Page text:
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Photo of an asian side yard stone water fountain landscape in London.

College CrescentAsian Landscape, London

Photo of an asian side yard stone water fountain landscape in London. —  Houzz
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Questions About This Photo (15)
mick3120 wrote:May 4, 2015
  • PRO
    John Davies Landscape

    Thanks. I don't know as the plant was purchased semi mature. I imagine some years though! I'll ask next time I'm speaking to the nursery.

  • Jan
    How tall does that get and would it survive in zone 5?
ARCH Sharaf wrote:May 28, 2015
  • PRO
    John Davies Landscape

    Thanks Suzanne, my design but executed by a great company Landform Consultants

  • tikiuy

    Garden envy!! May I ask pic of how the layout looks like , seems the area is irregular and I'm curious what the surrounding areas are, can you share please?

royanega wrote:Jan 3, 2016
  • cabtwb

    All the elements of this garden are so well executed. You have made the garden look so much more spacious by using the stepped levels and integrating water a light. Fabulous!!

  • PRO
    John Davies Landscape

    Very kind of you to say so. Thank you. It's tricky to make small areas work well spatially. But we worry away at these things and eventually get them just right!

Professional Specialists wrote:Sep 23, 2017
  • PRO
    John Davies Landscape

    Hi, the tree at the top left corner is Acer palmatum. Glad you like it!

  • Donna Redman

    Beautiful work


Mendy Ziade wrote:Jun 11, 2016
  • PRO
    John Davies Landscape

    Hi Mendy, that's a tough question. The problem isn't so much length (this garden is around 11 metres to the back upper wall) as width. Your garden is little more than half the width of this one at the widest point. Site context is everything and it might be possible to apply some of the same principles to your own space. I couldn't really tell unless I was actually designing it for you. Is it a sloping site for instance? What are the boundaries like? Are you overlooked? etc etc. John

  • PRO
    Stephen Ryan MSGD

    Hi Mendy,

    You have picked out a beautiful design as your inspiration but as John mentioned in an earlier comment, the aspect of this site that makes it 'work' is the shape of the space and the difference in elevations as the garden gains height towards the back. The 'depth of field' that makes this garden work so well is achieved by placing the fabulous multi stem trees where you can see them both and choosing a larger one towards the back optically shortening the garden and thereby disguising it's shape. If you garden is a rectangle then the challenge is making it feel less like a box by imposing a new shape on the space and de-emphasising the boundaries- much harder in a small space like yours.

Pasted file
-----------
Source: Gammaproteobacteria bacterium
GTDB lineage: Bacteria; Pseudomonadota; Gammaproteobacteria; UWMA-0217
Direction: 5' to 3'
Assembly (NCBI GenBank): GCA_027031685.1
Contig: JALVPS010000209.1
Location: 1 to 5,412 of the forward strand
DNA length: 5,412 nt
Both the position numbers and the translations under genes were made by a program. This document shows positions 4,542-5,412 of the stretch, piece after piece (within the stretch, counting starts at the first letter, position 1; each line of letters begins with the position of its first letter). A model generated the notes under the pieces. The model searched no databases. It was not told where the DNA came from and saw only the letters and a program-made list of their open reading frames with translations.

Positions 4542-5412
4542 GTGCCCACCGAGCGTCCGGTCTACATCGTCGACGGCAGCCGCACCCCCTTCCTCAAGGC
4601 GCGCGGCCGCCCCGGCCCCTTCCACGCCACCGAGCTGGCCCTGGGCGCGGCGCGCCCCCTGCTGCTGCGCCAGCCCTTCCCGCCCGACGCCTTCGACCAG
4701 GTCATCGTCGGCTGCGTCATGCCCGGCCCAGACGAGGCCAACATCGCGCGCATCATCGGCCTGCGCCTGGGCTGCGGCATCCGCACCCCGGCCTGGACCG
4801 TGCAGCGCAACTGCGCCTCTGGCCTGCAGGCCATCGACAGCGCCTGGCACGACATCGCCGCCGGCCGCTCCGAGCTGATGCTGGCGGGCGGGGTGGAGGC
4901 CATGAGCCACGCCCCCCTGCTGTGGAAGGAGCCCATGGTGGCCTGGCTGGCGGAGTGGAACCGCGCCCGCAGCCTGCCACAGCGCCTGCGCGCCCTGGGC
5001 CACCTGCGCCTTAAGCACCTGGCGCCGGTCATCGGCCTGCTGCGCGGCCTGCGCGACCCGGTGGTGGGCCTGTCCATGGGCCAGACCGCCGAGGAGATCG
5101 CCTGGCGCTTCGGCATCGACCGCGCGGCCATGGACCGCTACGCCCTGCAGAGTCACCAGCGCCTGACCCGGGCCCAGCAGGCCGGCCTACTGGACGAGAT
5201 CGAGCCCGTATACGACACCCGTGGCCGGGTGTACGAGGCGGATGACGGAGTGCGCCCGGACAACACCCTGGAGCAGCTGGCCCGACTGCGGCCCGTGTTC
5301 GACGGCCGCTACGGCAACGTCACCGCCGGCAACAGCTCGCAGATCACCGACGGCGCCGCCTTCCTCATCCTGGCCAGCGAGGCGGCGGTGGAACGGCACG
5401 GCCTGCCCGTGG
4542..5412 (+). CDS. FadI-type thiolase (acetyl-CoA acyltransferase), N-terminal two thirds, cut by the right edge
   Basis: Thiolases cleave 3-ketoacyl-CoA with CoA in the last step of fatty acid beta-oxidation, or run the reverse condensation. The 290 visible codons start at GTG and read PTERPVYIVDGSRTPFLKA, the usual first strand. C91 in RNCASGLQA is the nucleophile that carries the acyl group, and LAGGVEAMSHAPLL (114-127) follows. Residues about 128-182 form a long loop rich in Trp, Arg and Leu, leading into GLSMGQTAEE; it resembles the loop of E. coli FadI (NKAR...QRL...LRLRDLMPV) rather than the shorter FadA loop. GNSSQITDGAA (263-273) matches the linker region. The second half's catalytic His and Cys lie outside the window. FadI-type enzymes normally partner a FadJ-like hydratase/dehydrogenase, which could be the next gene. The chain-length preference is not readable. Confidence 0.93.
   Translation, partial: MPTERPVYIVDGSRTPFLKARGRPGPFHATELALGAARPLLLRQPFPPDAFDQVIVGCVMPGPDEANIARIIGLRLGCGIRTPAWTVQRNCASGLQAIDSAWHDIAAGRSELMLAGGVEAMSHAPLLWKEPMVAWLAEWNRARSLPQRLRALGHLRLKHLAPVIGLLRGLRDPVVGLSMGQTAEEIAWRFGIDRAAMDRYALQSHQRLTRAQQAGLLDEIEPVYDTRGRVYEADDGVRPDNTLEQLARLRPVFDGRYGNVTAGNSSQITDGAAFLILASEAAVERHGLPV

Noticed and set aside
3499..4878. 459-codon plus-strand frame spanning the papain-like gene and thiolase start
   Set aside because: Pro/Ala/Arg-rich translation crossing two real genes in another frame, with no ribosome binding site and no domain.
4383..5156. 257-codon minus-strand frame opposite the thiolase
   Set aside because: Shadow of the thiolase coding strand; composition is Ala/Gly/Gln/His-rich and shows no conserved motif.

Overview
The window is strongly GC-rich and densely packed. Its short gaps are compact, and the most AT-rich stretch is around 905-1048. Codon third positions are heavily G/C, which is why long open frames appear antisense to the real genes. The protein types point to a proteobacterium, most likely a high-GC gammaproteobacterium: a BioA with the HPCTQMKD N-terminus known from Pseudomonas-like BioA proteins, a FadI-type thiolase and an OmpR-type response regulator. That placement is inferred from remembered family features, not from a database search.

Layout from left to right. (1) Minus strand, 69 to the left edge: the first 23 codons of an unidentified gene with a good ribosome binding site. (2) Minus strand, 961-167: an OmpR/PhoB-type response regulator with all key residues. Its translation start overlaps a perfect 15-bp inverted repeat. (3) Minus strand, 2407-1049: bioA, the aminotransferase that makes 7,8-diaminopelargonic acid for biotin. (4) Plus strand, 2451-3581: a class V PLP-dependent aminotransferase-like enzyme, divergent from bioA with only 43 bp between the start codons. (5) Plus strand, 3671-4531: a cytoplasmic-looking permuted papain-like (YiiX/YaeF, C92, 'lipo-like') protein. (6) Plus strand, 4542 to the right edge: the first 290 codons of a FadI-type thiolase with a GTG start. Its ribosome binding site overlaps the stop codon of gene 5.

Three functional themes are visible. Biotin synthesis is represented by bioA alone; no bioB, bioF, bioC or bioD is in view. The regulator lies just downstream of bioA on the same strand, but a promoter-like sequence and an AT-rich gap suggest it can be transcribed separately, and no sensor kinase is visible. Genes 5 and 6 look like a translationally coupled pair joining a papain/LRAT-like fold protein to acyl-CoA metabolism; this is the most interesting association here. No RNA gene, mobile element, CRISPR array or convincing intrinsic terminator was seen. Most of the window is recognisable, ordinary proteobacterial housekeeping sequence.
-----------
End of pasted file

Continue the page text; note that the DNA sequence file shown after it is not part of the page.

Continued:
Make sure you choose trees that will remain small so that the garden matures well.

    oh, and let us know what you decide to do in the end. Hope you enjoy it once it's finished!

    S

tranginator wrote:Mar 6, 2016
  • PRO
    John Davies Landscape

    This is Osmanthus burkwoodii - pruned and trained into the umbrella form.

  • Dodie Gazda

    I really like the Osmanthus. From what I have read on the internet, it's only hardy in zones 7-10. What would be a suitable alternative from zone 6 that would give me the same look?

krischang wrote:Jan 31, 2017
  • PRO
    John Davies Landscape

    The slatted boards are 50mm x 20mm thick with 10mm gaps.

adriennemford wrote:May 25, 2016
  • PRO
    John Davies Landscape

    Hi, there isn't any stain used on the wood. What you see pictured is new iroko. Like all hardwoods it will fade to grey.

kittenchick wrote:May 22, 2016
bluerockpropertygroup wrote:Jul 30, 2015
  • PRO
    John Davies Landscape

    Hi, the stone is basalt, sometimes called basaltina or basaltite probably because it is from a quarry in Italy. It is a very beautiful stone with a creamy grey colour. Here we used an antiqued finish (a bit like the brushed finish you sometimes see in limestone) but you can also have it sandblasted which results in a paler, coarser, more open texture.

peiksia wrote:Jul 14, 2017
    ccyomee wrote:Jul 21, 2015

      What Houzz contributors are saying:

      anniekendall
      Annie Thornton added this to The Most Popular Outdoor Living Photos of 2015Nov 18, 2015

      11. A mini-destination in an urban yard. Making the most of space is important in an urban garden. Landscape designer John Davies also inspired a journey with a secondary destination in this London backyard, something often reserved for larger gardens. Floating pavers of basalt stone traverse a water feature back to a raised gravel terrace. “This was designed as a destination — a place where you might sit with a glass of wine,” Davies says. A multistemmed Japanese maple (Acer palmatum) in the background, a burkwood osmanthus (Osmanthus x burkwoodii) in the foreground and dramatic lighting offer sculptural intrigue. Domed plant sculptures surround the outdoor area, along with an iroko wood fence.

      What Houzzers are commenting on:

      chantal_walker8
      Chantal Walker added this to Chantal's ideas17 hours ago

      colour lights textures planting

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